Yoga postures and techniques to avoid during pregnancy

Article by Sue Fuller

Being pregnant is an amazing, wonderful, life changing journey.  The experience is different for everyone and during this time it is important that time is taken to enhance your pregnancy.

Yoga can enrich your pregnancy when you practice mindfully.  Make sure that you listen to your body.  If you feel pain or discomfort stop performing the posture or technique immediately and relax.  There is no point in pushing yourself, if it is painful or uncomfortable don’t do it.  You must listen to your body and ignore your ego.  Your body will change – this is a good thing, the baby needs to grow and your body needs to prepare for labour and feeding a new born baby so a little extra body weight is required – enjoy it!  When practicing yoga picture your abdomen as being larger than it actually is this will ensure that you create space for your growing baby and do not restrict the abdomen whilst moving through your yoga practices.

These are a few Postures to avoid – Listen to your body as you might find other postures uncomfortable too.

Do not perform any deep spinal twists.

Do not attempt breath retentions or cleansing breaths.

Do not exercise whilst lying on your back after 12 weeks of pregnancy.

Do not squash or restrict the abdomen.

Do not overstretch as joints and ligaments soften in preparation for labour.

Avoid deep squats as this applies a lot of pressure to the cervix during pregnancy.  A wide legged plie is a good alternative.

Avoid all inversions

Do not exercise whilst lying on your tummy.

Avoid all back bending postures.

Do not perform any kriyas (yoga cleansing activities).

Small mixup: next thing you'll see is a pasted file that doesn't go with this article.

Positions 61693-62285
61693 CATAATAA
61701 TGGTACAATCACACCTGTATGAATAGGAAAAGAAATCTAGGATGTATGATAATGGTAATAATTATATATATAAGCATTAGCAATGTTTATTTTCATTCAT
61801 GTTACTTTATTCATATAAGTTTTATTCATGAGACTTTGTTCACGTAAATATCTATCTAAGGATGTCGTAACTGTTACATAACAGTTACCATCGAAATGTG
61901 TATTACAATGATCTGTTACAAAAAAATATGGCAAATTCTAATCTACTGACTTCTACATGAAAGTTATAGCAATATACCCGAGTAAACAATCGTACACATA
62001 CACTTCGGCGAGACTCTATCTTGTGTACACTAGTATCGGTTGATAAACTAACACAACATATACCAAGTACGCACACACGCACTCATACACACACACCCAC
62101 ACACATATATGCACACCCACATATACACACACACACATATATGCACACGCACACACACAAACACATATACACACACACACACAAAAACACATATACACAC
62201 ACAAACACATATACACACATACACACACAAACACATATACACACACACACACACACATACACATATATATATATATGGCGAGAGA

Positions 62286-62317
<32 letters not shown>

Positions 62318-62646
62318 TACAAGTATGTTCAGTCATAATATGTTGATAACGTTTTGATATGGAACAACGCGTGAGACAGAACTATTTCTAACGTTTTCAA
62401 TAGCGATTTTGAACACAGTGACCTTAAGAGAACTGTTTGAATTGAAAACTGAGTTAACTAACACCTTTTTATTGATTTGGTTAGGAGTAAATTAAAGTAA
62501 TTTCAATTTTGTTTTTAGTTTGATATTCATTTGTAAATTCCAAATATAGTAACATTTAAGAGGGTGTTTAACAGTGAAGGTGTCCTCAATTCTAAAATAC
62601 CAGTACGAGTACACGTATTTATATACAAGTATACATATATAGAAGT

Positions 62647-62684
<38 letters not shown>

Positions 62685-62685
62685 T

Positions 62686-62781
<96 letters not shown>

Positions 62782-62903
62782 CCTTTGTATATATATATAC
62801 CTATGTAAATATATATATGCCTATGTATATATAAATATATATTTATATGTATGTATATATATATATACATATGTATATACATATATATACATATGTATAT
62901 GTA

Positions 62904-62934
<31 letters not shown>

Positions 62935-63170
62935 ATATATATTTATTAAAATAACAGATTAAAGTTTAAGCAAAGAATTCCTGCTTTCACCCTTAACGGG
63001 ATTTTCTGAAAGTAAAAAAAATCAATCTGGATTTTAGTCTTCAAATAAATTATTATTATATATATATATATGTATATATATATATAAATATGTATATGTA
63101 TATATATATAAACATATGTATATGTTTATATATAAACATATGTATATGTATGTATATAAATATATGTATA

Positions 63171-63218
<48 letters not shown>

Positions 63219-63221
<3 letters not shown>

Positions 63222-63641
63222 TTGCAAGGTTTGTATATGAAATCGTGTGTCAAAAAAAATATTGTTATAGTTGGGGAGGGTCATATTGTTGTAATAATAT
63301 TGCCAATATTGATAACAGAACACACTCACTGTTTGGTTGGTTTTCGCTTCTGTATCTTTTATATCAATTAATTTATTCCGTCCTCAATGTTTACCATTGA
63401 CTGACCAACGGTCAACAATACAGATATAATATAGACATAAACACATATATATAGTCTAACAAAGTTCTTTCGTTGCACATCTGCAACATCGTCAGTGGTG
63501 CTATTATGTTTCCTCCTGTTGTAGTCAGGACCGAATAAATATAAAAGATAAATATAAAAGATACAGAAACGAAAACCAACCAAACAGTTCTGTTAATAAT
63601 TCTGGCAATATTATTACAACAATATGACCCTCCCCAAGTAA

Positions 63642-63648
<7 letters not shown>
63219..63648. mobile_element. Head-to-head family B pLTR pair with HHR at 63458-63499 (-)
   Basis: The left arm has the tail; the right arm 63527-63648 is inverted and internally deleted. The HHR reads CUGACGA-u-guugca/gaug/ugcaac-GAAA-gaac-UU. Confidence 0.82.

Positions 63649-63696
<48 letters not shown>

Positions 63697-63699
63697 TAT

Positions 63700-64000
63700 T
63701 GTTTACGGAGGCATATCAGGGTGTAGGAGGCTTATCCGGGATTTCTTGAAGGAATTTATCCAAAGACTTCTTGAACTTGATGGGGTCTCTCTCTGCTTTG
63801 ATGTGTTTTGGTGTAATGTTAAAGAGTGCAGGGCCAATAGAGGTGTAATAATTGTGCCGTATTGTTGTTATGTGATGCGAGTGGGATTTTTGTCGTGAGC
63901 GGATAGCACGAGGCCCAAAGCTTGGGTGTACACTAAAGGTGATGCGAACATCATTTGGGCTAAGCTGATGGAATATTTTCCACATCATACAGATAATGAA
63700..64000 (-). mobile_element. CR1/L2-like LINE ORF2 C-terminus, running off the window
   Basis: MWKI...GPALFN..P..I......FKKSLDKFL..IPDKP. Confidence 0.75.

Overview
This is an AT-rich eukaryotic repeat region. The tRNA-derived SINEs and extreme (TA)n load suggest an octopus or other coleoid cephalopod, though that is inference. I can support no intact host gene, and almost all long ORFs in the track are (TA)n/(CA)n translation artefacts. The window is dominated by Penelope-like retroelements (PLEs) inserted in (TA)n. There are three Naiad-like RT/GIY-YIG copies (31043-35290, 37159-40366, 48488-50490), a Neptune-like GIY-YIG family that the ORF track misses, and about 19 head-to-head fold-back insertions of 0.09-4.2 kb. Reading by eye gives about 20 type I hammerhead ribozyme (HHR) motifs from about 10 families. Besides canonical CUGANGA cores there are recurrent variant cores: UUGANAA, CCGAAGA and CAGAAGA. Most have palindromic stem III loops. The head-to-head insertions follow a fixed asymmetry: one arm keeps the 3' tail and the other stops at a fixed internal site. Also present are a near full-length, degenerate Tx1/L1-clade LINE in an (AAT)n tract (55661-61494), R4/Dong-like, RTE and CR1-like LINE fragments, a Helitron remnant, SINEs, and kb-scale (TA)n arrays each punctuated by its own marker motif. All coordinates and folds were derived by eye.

Having listed all of the above remember to listen to your body and have fun because there are still heaps of yoga postures that are suitable for you at this time.

A few variations of yoga postures to try: –

When performing forward bends make sure that you soften your knees (to protect the lower back)and widen your legs (to create space for your abdomen).

When performing balancing postures face a wall and lightly rest your finger tips on it to help you maintain your balance as your centre of gravity changes as your abdomen grows and becomes heavier.

Do not arch your back down towards the floor when performing cat (this posture is executed on all fours) it will apply too much pressure to the lower back.  Instead exhale and look through your legs and as you inhale just return to a flat back also known as table top.

When downward facing dog becomes a little challenging, kneel in front of a wall with your big toes together and your knees wide, place your hands onto the wall at shoulder height and then extend your arms up whilst leaning your body forwards.

Never commence any new physical activities during your pregnancy without consulting with your doctor or midwife first.

Remember if a posture or technique feels uncomfortable don’t do it.


Sue Fuller is a leading yoga teacher with a range of over 40 audio yoga classes, including a selection of pre and post natal Yoga classes.  All yoga classes are available on CD or as a MP3 download from  or from   Classes are easy-to-follow and suitable for all levels of yoga experience.

Sue is also the author of The British School of Yoga Pre and Post Natal Yoga Teachers Course, The resident yoga expert for Natural Health Magazine UK and a mother of two. 

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